I just added a new app to the x-callback library called Linkly, it has a nice premise to let you quickly add links to Evernote as articles, which I believe is one of the biggest challenges using an iPhone. Although Linkly has background update to grab links freshly copied in the clipboard — option I'd appreciate to disable due to the app business model, which I'll mention later — I created a Safari bookmarklet to send specific links to Linkly and return.
Simple, right? I hope that I don't have to tell you how to create a bookmarklet, you probably have a few already.
Let's talk about its interesting business model, Linkly is a free download in the App Store and it lets you clip 30 web pages to Evernote; you can get 250 more for $0.99 with an in-app purchase. Considering clips as the app currency, Linkly shares a model remarkably similar to many predatory games in the App Store and I think it can shed a good light on the subject – if one thing changes:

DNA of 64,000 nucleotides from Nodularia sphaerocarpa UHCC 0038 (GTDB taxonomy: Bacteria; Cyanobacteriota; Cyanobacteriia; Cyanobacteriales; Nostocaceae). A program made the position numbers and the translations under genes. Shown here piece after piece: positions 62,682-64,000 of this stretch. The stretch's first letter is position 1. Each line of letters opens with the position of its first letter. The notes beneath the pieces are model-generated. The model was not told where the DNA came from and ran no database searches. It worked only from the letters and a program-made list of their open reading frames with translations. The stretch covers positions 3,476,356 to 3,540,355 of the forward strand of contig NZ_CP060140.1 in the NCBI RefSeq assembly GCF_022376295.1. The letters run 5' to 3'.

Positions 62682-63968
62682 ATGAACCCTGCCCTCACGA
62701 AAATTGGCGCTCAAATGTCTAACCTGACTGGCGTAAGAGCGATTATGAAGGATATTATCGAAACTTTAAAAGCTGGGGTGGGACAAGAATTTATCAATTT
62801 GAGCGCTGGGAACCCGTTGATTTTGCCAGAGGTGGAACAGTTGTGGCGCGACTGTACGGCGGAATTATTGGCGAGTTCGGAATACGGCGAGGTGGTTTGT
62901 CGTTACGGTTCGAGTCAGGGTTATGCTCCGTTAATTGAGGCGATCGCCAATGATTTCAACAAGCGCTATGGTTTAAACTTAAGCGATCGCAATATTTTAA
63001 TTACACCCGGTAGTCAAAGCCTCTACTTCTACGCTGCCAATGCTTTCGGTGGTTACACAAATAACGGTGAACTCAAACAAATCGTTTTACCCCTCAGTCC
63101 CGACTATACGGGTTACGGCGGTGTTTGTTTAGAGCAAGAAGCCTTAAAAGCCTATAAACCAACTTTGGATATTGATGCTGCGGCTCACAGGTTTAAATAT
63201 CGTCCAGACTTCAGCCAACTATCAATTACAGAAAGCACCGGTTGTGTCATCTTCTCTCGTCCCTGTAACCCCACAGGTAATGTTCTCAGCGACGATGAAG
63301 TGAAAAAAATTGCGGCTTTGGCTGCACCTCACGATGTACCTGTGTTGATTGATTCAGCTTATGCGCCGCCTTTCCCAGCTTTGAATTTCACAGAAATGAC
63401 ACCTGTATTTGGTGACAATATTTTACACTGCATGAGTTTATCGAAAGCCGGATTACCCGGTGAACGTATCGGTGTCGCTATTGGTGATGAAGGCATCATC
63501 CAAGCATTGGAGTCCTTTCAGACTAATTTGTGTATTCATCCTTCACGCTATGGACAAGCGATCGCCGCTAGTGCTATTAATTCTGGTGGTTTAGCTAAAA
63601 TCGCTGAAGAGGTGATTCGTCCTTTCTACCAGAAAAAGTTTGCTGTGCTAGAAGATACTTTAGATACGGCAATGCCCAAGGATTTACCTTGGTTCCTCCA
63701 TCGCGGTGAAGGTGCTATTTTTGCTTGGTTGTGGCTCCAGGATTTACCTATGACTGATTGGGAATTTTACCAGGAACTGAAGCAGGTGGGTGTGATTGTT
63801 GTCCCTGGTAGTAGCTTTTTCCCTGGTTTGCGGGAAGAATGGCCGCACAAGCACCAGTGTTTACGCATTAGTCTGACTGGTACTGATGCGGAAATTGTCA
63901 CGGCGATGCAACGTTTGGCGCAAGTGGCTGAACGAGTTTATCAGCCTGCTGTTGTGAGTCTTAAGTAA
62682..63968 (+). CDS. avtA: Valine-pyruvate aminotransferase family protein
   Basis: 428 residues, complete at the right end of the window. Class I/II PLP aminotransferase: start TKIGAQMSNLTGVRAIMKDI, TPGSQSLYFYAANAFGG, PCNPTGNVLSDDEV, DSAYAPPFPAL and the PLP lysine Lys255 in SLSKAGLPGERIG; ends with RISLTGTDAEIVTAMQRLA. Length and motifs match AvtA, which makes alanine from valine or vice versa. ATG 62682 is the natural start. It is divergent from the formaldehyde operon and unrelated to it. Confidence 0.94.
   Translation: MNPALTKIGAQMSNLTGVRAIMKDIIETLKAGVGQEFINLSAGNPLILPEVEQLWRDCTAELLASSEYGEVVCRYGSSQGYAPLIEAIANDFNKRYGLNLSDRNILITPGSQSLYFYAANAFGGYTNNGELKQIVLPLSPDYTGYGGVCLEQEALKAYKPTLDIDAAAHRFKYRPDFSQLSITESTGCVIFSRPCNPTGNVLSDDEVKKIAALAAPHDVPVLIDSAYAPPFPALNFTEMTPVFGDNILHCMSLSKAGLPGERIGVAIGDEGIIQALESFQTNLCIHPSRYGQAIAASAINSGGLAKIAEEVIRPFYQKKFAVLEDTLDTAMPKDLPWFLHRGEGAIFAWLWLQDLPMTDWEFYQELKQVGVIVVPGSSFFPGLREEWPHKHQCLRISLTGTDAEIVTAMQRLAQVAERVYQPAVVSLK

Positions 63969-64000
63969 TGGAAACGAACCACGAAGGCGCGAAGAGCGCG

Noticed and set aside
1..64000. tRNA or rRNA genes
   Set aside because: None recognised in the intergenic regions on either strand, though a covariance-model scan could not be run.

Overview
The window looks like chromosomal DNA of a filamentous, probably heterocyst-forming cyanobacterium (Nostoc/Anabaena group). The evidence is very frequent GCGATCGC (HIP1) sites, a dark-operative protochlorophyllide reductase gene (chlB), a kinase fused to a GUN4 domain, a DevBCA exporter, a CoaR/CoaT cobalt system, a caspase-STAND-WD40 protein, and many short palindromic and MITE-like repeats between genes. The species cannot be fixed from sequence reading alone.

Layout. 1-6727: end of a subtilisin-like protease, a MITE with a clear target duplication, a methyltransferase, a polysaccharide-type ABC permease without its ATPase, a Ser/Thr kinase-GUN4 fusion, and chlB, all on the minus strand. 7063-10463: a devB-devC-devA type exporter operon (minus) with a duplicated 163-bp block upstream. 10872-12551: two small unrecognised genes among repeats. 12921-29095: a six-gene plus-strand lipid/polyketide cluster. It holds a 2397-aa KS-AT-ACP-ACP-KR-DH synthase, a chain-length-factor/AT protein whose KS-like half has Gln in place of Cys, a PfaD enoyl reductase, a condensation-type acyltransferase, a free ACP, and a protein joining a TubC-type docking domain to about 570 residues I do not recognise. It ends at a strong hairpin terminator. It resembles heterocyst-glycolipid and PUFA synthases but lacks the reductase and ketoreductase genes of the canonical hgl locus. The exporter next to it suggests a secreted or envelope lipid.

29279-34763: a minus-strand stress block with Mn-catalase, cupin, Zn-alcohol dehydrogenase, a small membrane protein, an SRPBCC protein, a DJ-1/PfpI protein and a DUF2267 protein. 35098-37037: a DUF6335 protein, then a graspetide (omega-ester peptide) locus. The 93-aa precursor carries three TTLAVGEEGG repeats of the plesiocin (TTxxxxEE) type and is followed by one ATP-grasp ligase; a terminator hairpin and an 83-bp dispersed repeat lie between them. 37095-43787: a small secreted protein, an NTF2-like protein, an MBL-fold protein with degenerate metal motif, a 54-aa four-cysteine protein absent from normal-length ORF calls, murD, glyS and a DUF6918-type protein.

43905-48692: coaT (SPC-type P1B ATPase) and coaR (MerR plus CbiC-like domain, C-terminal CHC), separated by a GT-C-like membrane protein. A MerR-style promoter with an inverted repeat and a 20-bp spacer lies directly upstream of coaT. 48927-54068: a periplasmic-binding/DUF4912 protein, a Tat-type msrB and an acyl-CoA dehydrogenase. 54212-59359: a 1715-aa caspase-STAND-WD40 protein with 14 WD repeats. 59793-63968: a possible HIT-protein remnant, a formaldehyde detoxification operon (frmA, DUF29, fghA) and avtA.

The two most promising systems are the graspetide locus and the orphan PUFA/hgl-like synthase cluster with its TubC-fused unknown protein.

Before iOS 7, every app with a background feature were limited to 10 minutes, such as Pastebot and Everclip. Now there is a smart background refresh and the limit increases as you use the app more often, meaning Linkly can work in the background continuously. Now consider that it grabs every url you copy and uploads to Evernote, so besides unable to review whatever is uploaded, cluttering your notebooks with unwanted clips, you also spend one clip doing so. That’s why Linkly desperately needs the option to disable automatically sending links in the background.
I believe charging .99 for 250 clips is healthy for steady development and harmless for users, as long as it is not used abusively, which the aforementioned option would prevent. I also believe it shows that it is possible to use the “in-app currency” respectfully, which may succeed in a larger adoption of this model among developers, who, therefore, could appreciate the recurrent purchases instead of unlocking all features with a single shot.
Maybe this is the future, if used wisely.